Haley Batten celebrates winning a World Cup cross-country mountain bike title in Araxá, Brazil.

Araxá World Cup: Haley Batten is unbeatable

Americans book-ended the podium with national champion Savilia Blunk finishing third behind last week's winner Jenny Rissveds.

Haley Batten (Specialized Factory Racing) wins MTB World Cup XCO Araxá, Brazil. Photo: © Piper Albrecht

Ryan Simonovich
by Ryan Simonovich 21.04.2024 Photography by
Piper Albrecht
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Round two of the mountain bike World Cup brought a rematch between Haley Batten (Specialized Factory Racing) and Jenny Rissveds (Team 31). The two women found themselves battling at the front last weekend, and they were at it once again this afternoon in Araxá, Brazil, in a tough, tactical, and technical XCO contest. 

Jenn Jackson (KMC-Ridley) kicked things off from the start along with Liv’s Linda Indergand, Alessandra Keller (Thömus maxon), Laura Stigger (Specialized), Batten, and Evie Richards (Trek Factory Racing). After the fast start, Jackson struggled in a technical section while Keller pushed the pace at the front. Keller, Indergand, and Batten quickly formed a trio at the front with the likes of Rissveds and Stigger chasing, but the group would swell into eight riders heading into the next lap. 

The same dynamic played out a few times. Small gaps formed and then the group would come back together until someone put in a dig or set tempo. 

Jackson and Indergand looked like they might have staying power towards the front, but neither rider could match the pace of their rivals. 

Each lap, a handful of technical sections challenged the riders and reshuffled the pace and dynamic. The course consisted of steep climbs followed by bone-jarring technical sections. Then there were the jumps, rollers, and berms, offering the racers a chance to show some style to the cheering fans.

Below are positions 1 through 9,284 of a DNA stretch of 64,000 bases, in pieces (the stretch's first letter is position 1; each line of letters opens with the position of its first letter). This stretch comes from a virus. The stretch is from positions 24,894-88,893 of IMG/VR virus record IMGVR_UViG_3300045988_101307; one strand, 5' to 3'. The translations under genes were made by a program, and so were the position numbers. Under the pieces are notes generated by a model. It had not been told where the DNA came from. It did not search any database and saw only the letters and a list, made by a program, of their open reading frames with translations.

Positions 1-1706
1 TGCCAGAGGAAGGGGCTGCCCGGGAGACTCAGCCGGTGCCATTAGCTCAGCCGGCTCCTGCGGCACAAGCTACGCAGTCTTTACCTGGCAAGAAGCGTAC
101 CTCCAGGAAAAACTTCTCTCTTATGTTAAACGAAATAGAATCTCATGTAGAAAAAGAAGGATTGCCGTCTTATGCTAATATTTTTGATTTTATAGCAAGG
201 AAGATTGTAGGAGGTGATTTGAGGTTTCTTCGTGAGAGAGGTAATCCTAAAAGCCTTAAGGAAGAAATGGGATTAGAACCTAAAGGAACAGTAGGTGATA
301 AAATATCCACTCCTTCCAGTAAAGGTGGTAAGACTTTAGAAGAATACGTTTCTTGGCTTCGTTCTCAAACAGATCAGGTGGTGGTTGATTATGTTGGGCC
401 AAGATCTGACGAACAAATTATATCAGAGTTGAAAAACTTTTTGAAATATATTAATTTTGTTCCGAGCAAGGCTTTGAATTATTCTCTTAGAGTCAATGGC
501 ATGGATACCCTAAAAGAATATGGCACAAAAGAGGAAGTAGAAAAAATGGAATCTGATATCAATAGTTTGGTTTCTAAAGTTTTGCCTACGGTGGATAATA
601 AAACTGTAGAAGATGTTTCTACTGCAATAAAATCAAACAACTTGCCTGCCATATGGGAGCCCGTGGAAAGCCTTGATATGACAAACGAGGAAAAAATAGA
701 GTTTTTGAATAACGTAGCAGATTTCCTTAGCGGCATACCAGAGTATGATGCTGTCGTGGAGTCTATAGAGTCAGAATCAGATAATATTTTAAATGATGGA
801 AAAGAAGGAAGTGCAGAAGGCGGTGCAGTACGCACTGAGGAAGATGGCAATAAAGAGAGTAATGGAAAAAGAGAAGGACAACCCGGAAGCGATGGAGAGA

Midway through the race, Canyon’s Loana Lecomte was pictured sitting off the track. The French rider was visibly upset and walked back to the pits, her race over, though there was no visible injury or mechanical. 

Rissveds took it upon herself to throw in a leg-testing attack during lap four of eight, and it looked like it could be the race-winning move, riding composed and opening up nine seconds on her rivals The gap came down on the flat section towards the finish though, and the 2016 Olympic Champion bobbled a technical climb. Forced to get off her bike and push, the mistake allowed Batten to make contact again. 

Back in the midfield, the technical and tenacious Jolanda Neff of Trek kept making up places to eventually finish in sixth place after being off-pace at the start of the race. 

After riding aggressively throughout the race as she likes to do, Keller began to blow up as Rissveds and Batten were locked into a duel at the front. But Blunk lit a match and set off to close a few-second gap to the two women ahead. 

On the penultimate lap, all three leaders stalled on a climb, eyeing each other up and daring the others to go. This allowed Keller to catch back on setting up a four-woman battle heading into the last lap. 

Batten was eager to shed her rivals, attacking early on in the lap on the rollers ahead of the main climb. Rissveds came back to her and put in a dig of her own shortly after. Rissveds churned a big gear, stomping out of the saddle, as Batten spun with increased torque. 

Both riders took the crucial root section flawlessly, and it appeared that it might come down to a drag race. But mountain bikers don’t like to sprint. 

Batten took the faster line to take over the front for the final time, keeping the pressure on to leave Rissveds in her dust.

Batten climbed up the steeper inside line on a sweeping left hand corner, climbing ahead of Rissveds. The American kept the pace on, using each up and down to bolster her lead and beat the woman who bested her last week to double up on wins in Araxá. 

Brief analysis:


  1. Haley Batten (Specialized Factory Racing)
  2. Jenny Rissveds (Team 31 Ibis Cycles Continental)
  3. Savilia Blunk (Decathlon Ford Racing)
  4. Alessandra Keller (Thömus maxon)
  5. Anne Terpstra (Ghost Factory Racing)
  6. Jolanda Neff (Trek Factory Racing – Pirelli)
  7. Nicole Koller (Ghost Factory Racing)
  8. Evie Richards (Trek Factory Racing – Pirelli)
  9. Kate Courtney (Scott-SRAM)
  10. Linda Indergand (Liv Factory Racing)

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